Make us your home page

The Yeah Yeah Yeahs third album, 'It's Blitz!,' is an evolutionary departure

In publicity snaps for the new Yeah Yeah Yeahs album, It's Blitz!, singer Karen O is looking rather demure: cute brunette bob, quiet smile and, most notably, fancy upscale leggings. Do not underestimate this sartorial solemnity. This is an art-pop dervish who, for her first two fantastic albums, appeared on the brink of breakdown: sweaty mug, demon hair and shredded nylons that would have made Wendy O. Williams blush.

What gives, girl?

If you're thinking something has changed with the YYYs, you'd be right. First album Fever to Tell (2003) was about aggression, tempered and otherwise. Second disc Show Your Bones (2006) was a fractured sonic collage. It's Blitz! is their most accessible disc yet, a cleaner, calmer bid for a best-seller, but not a pandering one.

Recorded in the midst of a snowstorm in a 100-year-old New England barn — possibly the last place you'd imagine this spastic NYC art-pop trio to hole up — It's Blitz! is definitely a departure. But it's not unnatural; it's evolutionary, especially for a band seemingly born in the punked-out '70s but with leanings to the New Wave '80s.

Guitarist Nick Zinner, who typically strikes like a blade-wielding pickpocket, has fallen for a vintage ARP synthesizer, the same pulsating instrument used by the Cars. But Zinner is still a randy player, and when he gets those burbling electro notes to a feverish level, he picks up his guitar and fires a few bullets into the mix. Drummer Brian Chase can only pound away like an automaton, but the result, as on the youth-gone-wild head-spinner Zero, is nothing short of hot-stepping fantastic.

The band, famous for ferocious live shows, still brings great energy to their songs, even if they now often zone out in gauzy washes and ruminations about finding your youthful purpose in a het-up, confusing world. Heck, even their biggest hit, the yearning Maps ("Wait! They don't love you like I love you!"), had a nagging oomph underneath its ballad framework. In other words, it's just a matter of time until the YYYs go off like a rocket.

For all its catchy, pretty dance-pop leanings, this still ain't Lady Gaga. It's produced by TV on the Radio's Dave Sitek; he likes anthems but also strives for challenge over comfort.

And then there's Karen O. With a bittersweet voice that's part little girl, part wounded crow, the 30-year-old will remind you of Aimee Mann's sugary coo one second: as on the lovely Skeletons, which really does sound like a snowstorm ("Love my name / Love left dry / Frost or flame / Skeleton me"). Then she'll brat out like the Deal sisters in the Breeders: as on the bitter-love rager Shame and Fortune, in which O eggs on Zinner to pick up the guitar and show that's he still man enough. ("Shame is soft and safe / Lose when I play your game").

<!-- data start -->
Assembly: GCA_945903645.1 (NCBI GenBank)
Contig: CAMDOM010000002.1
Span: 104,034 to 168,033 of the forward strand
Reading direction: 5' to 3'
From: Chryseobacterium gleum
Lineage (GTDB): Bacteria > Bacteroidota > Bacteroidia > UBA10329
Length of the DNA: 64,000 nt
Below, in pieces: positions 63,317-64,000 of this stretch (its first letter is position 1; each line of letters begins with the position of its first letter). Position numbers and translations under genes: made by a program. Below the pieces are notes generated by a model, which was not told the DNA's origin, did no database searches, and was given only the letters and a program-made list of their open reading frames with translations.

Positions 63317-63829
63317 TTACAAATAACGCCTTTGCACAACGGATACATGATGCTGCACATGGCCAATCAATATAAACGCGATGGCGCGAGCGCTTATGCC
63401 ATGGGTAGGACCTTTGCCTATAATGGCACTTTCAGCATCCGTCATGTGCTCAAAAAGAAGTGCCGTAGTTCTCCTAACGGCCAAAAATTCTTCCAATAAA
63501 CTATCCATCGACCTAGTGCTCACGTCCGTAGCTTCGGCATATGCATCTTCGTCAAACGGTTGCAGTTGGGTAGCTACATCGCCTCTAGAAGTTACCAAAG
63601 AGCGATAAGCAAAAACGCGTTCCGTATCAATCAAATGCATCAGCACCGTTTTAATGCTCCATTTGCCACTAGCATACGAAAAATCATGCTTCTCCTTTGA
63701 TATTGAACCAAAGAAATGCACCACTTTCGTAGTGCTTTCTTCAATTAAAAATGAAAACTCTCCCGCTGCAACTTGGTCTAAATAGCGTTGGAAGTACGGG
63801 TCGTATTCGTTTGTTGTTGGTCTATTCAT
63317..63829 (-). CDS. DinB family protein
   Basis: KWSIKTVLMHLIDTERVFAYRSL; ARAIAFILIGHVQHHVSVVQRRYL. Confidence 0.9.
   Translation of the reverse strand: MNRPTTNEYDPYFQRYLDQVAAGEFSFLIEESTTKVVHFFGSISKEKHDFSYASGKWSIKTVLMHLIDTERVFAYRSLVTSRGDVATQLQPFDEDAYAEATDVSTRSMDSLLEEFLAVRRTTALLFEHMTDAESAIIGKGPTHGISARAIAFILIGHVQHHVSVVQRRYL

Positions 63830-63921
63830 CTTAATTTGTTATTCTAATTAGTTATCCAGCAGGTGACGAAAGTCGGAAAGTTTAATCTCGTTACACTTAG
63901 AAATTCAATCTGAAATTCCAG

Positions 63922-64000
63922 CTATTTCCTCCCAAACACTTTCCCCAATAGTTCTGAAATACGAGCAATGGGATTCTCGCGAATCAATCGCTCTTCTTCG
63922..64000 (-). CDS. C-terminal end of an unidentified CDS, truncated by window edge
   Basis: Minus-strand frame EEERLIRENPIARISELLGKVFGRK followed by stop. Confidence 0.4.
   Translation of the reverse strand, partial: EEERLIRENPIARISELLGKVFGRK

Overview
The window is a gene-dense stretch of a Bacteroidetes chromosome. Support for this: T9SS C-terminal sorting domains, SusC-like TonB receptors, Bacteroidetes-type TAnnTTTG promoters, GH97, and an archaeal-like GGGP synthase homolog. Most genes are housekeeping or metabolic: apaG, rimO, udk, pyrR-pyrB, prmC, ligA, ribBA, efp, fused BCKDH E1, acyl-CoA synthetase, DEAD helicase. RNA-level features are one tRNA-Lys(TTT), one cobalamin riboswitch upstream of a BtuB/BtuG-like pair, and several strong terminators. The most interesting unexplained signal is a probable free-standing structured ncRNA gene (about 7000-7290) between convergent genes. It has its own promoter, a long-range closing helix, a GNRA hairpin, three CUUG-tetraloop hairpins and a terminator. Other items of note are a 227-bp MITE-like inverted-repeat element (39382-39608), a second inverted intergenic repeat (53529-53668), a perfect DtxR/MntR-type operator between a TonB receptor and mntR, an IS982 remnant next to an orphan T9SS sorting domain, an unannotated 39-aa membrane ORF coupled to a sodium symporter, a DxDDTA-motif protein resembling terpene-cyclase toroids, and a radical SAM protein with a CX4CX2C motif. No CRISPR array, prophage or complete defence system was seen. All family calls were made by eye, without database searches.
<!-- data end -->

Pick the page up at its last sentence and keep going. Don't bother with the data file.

The release of a Yeah Yeah Yeahs album has become an event, at least for critics who long for invention but also swagger, a merging of mind and hot body. Plus there's no sense predicting where the YYYs will go next, and that's all part of the fun.

On the finale of It's Blitz!, a stunner called Little Shadows, you can't help but think Bono or Coldplay's Chris Martin would kill to write a song like this. Is that the YYYs' new direction? Anthemic UK rock? It's pretty to think so — and hopefully we won't have to wait so long to find out.

Sean Daly can be reached at [email protected] or (727) 893-8467. His Pop Life blog is at

The Story of O

Karen O is certainly an iconoclast in her own time, but time-travel her back a decade or three, and her influences become more apparent. Herewith, a few punk, New Wave and fashion stylemakers who helped put the howl, hellion and heat in the awesome Yeah Yeah Yeahs frontwoman.

Debbie Harry: With her guarded heart and club-strutting cool, the indefatigable Blondie mixed sheen and sour to utterly sexy effect.

Joey Ramone: It's no coincidence that Karen O recently recorded a cover of the Ramones' Sheena Is a Punk Rocker. In the end, it's all about go-go-go abandon and showing the throngs a good time.

Dale Bozzio: Pretty, and pretty weird, Missing Persons' bleached-blond oddity utilized yelp and yearning on such New Wave faves as Destination Unknown and Words.

Kate Moss: The cellophane supermodel mastered the art of bored beauty, sly smiles and secrets you'd be wise not to seek out.

Yeah Yeah Yeahs, It's Blitz! (Interscope) GRADE: A

The Yeah Yeah Yeahs third album, 'It's Blitz!,' is an evolutionary departure 03/21/09 [Last modified: Saturday, March 21, 2009 10:11pm]
Photo reprints | Article reprints

© 2017 Tampa Bay Times


Join the discussion: Click to view comments, add yours